Life Sketches:

John Hersey, Author Alfred A. Knopf $19.95 (377p) ISBN 978-0-394-57784-5
For over 40 years Hersey has been contributing profiles and character sketches to a variety of magazines, and this is a selection of what his publisher finds the best of them. They vary considerably in interest, read, as they must be, many years after their initial urgency. On writers, his reminiscence of Sinclair Lewis, for instance, is much more compelling than his rather slavish tribute to Lillian Hellman. On presidents, his noncommittal account of JFK and his PT-109 experience is more revealing than his over-detailed and too-cozy depiction of one of Harry Truman's early morning walks. Perhaps disappointingly to his publisher, his review of Alfred Knopf's fascination with our national parks is probably the least absorbing piece in the book. Hersey is best at unknowns: Jessica Kelley, the tiny, brave widow who survived (barely) the 1955 Connecticut flood, or Private John Daniel Ramey, who learned to read and write in the Army in World War II. And there is a splendid account of a persistent black man trying to win the vote in Mississippi in the early '60s. Hersey always writes clearly and un pretentiously, and the best of these pieces are very superior journalism indeed. BOMC selection. (Apr.)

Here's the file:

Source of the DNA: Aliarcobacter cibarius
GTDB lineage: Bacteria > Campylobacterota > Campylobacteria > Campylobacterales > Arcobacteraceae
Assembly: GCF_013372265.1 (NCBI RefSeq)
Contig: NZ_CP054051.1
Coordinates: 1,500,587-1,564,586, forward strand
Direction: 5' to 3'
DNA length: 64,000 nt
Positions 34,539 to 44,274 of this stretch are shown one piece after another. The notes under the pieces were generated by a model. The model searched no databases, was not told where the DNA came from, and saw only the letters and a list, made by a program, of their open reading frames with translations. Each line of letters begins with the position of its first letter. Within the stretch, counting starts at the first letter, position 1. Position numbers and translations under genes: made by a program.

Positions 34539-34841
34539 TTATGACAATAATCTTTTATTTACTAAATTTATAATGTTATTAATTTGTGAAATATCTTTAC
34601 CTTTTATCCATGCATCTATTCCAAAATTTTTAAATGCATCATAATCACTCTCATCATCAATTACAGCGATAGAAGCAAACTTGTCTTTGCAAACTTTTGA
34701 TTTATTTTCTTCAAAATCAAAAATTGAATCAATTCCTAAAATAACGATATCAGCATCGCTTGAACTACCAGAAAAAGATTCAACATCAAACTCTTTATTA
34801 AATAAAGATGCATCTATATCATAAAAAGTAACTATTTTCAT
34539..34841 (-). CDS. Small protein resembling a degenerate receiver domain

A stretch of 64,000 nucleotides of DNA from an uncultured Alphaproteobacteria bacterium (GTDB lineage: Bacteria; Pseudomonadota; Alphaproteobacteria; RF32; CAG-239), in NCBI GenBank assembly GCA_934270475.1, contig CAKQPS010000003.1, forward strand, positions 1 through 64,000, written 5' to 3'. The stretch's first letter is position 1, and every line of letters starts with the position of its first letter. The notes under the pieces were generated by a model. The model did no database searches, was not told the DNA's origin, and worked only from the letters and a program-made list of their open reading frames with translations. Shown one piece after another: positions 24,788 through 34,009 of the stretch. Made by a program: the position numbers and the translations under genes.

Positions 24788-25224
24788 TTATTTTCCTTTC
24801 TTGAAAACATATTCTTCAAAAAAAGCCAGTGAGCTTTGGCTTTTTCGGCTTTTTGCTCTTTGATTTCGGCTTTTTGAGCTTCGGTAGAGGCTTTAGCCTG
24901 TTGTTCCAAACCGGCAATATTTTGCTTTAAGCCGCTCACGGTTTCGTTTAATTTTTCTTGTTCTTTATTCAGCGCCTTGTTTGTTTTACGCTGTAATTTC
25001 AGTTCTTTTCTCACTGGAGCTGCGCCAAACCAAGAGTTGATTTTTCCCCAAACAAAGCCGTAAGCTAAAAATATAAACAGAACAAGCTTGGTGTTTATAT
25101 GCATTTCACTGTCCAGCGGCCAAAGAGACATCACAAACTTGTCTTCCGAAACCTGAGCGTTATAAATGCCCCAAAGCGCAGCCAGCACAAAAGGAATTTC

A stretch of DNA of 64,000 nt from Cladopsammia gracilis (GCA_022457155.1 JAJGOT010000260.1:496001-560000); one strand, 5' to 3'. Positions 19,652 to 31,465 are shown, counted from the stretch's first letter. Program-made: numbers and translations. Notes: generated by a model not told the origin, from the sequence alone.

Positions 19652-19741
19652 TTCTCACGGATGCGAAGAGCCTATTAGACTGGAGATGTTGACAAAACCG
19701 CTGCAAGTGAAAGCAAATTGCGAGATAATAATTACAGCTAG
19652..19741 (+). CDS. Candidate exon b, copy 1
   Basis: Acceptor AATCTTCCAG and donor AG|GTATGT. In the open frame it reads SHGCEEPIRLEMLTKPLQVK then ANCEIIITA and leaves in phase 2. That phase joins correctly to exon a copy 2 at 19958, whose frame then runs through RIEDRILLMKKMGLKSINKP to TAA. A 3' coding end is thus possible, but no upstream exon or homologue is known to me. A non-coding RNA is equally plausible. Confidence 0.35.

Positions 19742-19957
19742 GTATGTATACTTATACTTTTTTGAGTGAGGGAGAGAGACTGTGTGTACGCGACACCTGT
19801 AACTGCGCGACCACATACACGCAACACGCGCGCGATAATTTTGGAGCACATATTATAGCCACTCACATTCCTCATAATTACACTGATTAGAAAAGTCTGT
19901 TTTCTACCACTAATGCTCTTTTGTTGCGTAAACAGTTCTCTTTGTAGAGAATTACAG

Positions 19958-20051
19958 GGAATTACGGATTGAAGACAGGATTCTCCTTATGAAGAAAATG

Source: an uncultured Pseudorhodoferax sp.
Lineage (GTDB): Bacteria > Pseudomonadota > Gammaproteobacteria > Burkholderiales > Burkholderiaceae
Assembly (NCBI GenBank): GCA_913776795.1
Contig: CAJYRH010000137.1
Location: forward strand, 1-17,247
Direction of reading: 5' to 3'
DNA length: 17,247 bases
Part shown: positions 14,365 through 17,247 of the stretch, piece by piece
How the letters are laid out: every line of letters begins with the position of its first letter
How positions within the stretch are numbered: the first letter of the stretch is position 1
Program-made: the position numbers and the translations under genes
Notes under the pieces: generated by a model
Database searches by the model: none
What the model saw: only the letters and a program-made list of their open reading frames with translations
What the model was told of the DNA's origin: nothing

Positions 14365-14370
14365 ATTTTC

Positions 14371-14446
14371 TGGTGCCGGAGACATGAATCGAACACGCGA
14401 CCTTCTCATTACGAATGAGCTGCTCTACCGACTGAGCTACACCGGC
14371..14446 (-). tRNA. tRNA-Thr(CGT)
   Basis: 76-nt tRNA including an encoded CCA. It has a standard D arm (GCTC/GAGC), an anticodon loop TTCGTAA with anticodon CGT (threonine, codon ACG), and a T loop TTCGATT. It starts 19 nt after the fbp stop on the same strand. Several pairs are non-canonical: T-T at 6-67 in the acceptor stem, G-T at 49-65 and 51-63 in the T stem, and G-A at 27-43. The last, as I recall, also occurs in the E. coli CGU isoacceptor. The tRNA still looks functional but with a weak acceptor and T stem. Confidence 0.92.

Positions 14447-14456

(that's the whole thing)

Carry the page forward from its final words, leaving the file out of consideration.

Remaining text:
Reviewed on: 04/01/1989
Release date: 04/01/1989
Genre: Nonfiction
Paperback - 377 pages - 978-0-679-73196-2
Hardcover - 978-0-517-07162-5
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